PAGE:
The futile search for a white van in shootings

WASHINGTON – During the Beltway sniper siege, all eyes were looking for white vans.

Yet the snipers did their killing from a hole cut in the trunk of a 1990 Chevy Caprice.

A month before the shooting spree, the snipers shot Prince George’s County pizza shop owner Paul LaRuffa.

“The window exploded, and five bullets came shooting in,” LaRuffa says. “Every one of them hit me.”

The snipers robbed LaRuffa, and used the money to buy the Chevy Caprice.

An eyewitness spotted the dark-colored Chevy Caprice where Pascal Charlot, 72, was killed while walking on Georgia Avenue in D.C. on the second day of the shootings. Police also received up to a dozen reports about the suspicious vehicle during the paralyzing three weeks in October 2002.

white van search sniper (AP/2002)

Searches of white vans were common in the investigation. (AP)

Still, people in the terrified region searched aimlessly for a white van or box truck.

Prince William County Police Chief Charles Deane remembers the hunt for the white vehicle.

“This media frenzy of white vans just fed on itself,” he says.

Though the public sent tips about the Caprice, the former head of the sniper task force – then-Montgomery County Police Chief Charles Moose – concedes police never told the public to be on the lookout for a similar car.

“I’ve never been able to figure out why it didn’t rise up maybe to a status that would have certainly caused us to announce that in the public,” Moose says, 10 years later.

Moose speculates it may have been because white van sightings were more prevalent, or because the Caprice was seen moving slowly.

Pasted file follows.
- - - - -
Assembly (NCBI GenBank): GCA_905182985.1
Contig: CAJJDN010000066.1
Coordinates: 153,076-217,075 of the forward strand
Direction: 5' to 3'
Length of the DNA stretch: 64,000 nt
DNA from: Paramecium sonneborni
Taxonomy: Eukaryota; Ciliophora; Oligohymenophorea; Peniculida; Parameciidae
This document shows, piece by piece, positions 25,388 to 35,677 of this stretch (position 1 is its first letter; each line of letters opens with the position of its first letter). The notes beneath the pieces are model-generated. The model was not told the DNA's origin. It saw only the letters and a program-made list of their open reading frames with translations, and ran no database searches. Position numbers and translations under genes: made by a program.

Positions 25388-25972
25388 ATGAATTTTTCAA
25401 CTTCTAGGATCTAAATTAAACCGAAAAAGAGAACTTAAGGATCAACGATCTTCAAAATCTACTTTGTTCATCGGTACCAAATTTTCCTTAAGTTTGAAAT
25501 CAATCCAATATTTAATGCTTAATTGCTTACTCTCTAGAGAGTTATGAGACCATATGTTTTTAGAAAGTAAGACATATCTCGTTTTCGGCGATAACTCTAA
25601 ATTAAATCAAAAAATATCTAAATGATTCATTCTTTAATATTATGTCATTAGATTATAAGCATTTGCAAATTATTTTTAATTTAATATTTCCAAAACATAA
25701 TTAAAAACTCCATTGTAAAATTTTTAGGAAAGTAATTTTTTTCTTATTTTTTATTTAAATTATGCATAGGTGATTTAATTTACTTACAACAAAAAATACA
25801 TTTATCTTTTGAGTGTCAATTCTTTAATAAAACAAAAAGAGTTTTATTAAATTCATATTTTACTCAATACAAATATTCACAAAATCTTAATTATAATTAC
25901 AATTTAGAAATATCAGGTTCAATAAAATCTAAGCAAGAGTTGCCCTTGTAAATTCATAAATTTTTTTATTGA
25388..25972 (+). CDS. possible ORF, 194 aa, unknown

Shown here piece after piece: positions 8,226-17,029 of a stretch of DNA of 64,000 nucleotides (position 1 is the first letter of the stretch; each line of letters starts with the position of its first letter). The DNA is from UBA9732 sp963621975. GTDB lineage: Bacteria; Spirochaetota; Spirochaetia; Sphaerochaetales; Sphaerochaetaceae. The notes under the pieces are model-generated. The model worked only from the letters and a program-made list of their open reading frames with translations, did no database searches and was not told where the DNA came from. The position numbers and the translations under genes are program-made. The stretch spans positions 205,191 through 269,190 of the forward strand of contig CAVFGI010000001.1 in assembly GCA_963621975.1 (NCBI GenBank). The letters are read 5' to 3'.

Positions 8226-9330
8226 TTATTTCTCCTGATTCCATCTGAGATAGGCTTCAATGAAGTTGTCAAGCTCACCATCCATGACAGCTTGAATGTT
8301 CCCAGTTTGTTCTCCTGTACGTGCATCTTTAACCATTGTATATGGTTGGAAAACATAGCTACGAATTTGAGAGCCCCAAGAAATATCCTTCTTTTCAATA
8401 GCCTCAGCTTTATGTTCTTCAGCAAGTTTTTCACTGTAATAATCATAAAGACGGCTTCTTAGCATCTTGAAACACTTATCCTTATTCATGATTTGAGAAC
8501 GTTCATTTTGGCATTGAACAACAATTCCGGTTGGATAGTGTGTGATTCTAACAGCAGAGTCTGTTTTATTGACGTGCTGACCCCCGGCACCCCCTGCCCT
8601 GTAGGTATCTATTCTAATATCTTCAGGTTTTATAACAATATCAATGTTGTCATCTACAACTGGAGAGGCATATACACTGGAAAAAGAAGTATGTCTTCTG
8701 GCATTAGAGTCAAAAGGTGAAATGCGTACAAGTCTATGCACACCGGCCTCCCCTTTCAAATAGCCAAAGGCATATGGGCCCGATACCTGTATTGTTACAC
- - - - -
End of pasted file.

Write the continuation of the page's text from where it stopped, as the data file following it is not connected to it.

“Why we didn’t focus on that car, I just don’t know,” he says.

Three weeks later, police were able to confirm that the suspects’ car was indeed a 1990 blue Chevy Caprice.

Authorities’ dilemma then was over whether or not to share that information with the public. Moose says officials worried that the suspects might change vehicles if they heard there was a lookout in news reports on the radio or TV.

“We were always apprehensive that the perpetrators were listening,” Moose says. “If we put out certain information, they may get rid of the car, they may get rid of the license plate.”

Late on Oct. 23, Moose announced an arrest warrant for John Allen Muhammad on federal weapons charges. He did not disclose that Muhammad and Lee Boyd Malvo were thought to be in a Caprice, but that information – along with the car’s license plate number – was leaked to the press and widely reported.

The Catch

A few hours later, on Oct. 24, a refrigerator repairman called 911.

“The 1990 blue Caprice that you’re looking for is sitting at a rest area,” he told the operator.

Former Maryland State Police Lt. Dave Reichenbaugh was 32 miles away from the Interstate 70 rest stop west of Frederick. He later found out he drove those 32 miles in 17 minutes.

Reichenbaugh ordered the highway closed and met two troopers, posting one at the rest stop entrance and the other at the exit.

“I told the two troopers that whatever happens, the people in that car do not leave that rest area,” he recalls.

SWAT teams and three K-9 units were also called to the scene.

“I told them, ‘Anybody that comes out of that rest area on foot, if they’re not in uniform, have your dogs eat them,'” he says.

The fortified SWAT team then moved in and grabbed the snipers. While John Muhammad and Lee Boyd Malvo appeared very frightened, Reichenbaugh says the 17-year-old Malvo composed himself.

“Looking into his eyes felt like looking into the eyes of a shark on

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